So the saga of this path continues. And as PBOT assesses its impacts on local traffic patterns, remember that it could all be removed if they determine the impacts to have “adverse impacts with traffic diversion on area streets” or if it, “fails to demonstrate the need for biking and pedestrian use on the multi-use path.” 

In the meantime, hopefully PBOT and Parks can work together to find a good solution. We’ve previously reported on Parks’ difficulties keeping drivers off their paths on the Columbia Slough, the Peninsula Crossing Trail, and the Springwater — so at least they have some experience with the issues.

Jonathan Maus (Publisher/Editor)

Jonathan Maus (Publisher/Editor)

Founder of BikePortland (in 2005). Father of three. North Portlander. Basketball lover. Car owner and driver. If you have questions or feedback about this site or my work, feel free to contact me at @jonathan_maus on Twitter, via email at maus.jonathan@gmail.com, or phone/text at 503-706-8804. Also, if you read and appreciate this site, please become a supporter.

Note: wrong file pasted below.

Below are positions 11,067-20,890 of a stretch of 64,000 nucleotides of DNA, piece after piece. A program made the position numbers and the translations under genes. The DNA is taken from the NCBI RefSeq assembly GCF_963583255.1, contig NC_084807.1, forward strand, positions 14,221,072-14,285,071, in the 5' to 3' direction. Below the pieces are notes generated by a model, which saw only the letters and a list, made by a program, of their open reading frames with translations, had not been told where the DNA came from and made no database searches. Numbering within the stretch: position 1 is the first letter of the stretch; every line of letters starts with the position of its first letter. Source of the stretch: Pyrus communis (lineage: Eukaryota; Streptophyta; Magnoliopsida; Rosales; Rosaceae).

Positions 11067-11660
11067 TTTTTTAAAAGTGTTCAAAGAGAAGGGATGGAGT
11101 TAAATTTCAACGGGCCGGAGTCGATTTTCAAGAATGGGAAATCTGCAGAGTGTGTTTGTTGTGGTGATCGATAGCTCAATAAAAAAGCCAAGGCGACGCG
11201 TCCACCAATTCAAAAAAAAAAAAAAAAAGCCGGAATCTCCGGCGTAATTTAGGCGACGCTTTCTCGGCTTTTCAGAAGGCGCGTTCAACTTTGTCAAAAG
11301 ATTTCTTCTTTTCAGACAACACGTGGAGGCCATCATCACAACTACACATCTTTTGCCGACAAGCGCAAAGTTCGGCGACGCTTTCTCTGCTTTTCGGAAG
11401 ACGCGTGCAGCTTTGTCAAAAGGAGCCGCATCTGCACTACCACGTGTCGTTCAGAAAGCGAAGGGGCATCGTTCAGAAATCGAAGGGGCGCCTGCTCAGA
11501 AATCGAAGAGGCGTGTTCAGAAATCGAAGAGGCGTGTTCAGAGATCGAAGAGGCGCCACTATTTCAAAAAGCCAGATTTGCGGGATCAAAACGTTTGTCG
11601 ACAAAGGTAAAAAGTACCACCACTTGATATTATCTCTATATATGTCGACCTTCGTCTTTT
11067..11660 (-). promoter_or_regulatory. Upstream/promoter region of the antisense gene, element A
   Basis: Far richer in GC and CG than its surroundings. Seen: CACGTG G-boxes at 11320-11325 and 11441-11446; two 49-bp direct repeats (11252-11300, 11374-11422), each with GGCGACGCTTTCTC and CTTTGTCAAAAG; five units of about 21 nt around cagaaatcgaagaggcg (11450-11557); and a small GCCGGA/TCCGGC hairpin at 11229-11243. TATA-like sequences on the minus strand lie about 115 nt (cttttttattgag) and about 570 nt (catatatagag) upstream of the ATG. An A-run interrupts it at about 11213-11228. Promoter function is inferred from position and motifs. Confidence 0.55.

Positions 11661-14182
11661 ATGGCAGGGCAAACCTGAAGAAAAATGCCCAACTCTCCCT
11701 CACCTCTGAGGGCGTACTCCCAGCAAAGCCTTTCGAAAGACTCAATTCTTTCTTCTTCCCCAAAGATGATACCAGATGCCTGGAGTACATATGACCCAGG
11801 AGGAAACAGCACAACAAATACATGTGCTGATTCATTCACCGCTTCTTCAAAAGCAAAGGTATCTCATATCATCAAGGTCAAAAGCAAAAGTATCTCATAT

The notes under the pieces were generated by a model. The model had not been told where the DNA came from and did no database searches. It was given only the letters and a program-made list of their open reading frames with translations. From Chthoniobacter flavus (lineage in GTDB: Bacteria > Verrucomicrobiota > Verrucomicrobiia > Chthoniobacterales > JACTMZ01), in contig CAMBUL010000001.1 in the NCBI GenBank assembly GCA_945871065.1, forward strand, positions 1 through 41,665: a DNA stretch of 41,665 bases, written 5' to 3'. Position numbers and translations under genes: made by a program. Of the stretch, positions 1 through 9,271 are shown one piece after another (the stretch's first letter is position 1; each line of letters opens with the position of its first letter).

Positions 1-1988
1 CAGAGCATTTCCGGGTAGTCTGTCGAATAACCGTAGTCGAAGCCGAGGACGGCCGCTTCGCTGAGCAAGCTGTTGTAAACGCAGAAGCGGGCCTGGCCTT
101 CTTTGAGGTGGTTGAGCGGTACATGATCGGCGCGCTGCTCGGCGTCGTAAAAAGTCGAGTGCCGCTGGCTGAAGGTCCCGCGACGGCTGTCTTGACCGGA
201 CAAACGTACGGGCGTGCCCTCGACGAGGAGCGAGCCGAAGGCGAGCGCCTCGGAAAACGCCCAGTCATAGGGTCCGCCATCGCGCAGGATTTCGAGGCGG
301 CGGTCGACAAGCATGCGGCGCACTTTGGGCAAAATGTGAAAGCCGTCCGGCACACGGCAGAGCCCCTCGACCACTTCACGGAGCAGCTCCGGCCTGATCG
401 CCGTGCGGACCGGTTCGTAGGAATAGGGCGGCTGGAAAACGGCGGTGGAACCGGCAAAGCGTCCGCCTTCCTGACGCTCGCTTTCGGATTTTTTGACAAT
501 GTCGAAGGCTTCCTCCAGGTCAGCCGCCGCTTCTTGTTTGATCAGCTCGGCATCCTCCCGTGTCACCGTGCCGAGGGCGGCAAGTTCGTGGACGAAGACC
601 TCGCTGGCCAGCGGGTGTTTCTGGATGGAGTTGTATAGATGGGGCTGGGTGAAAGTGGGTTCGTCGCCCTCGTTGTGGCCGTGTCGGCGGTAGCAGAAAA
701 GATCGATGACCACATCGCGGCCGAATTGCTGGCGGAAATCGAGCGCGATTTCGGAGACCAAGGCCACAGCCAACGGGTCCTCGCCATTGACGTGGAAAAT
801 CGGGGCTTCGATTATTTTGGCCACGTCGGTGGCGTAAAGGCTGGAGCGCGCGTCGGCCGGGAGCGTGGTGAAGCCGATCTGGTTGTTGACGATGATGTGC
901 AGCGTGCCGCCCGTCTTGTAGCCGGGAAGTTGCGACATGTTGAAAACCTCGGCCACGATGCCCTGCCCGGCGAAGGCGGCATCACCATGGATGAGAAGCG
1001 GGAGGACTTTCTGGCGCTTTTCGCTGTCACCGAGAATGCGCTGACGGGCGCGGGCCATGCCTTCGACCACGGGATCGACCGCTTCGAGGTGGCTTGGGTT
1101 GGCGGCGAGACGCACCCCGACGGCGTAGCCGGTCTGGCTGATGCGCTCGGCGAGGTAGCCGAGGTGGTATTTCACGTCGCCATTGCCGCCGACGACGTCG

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Tony Thayer-Osborne
Tony Thayer-Osborne
3 months ago

I’ve been making a point of using this route whenever I can to help dissuade car drivers from doing the thing. In particular I have witnessed northbound drivers turn right, heading towards McDaniel High School in the morning. I wonder what it would look like for the northbound exit to be partially blocked? I want to think the risk assessment someone would go through would be different if that were the case, but they are already going against traffic on a one-way to get there in the first place so I can’t be too charitable in that regard.

Bjorn
Bjorn
3 months ago

One thing that this project has shown me is that jersey barriers are actually a pretty good piece of infrastructure that the city should be using more often. Paint them if you want them to look more beautiful, or use concrete planters etc, but hardened protection is a good idea and I’d like to see more jersey barriers not less.

MontyP
MontyP
3 months ago
Reply to  Bjorn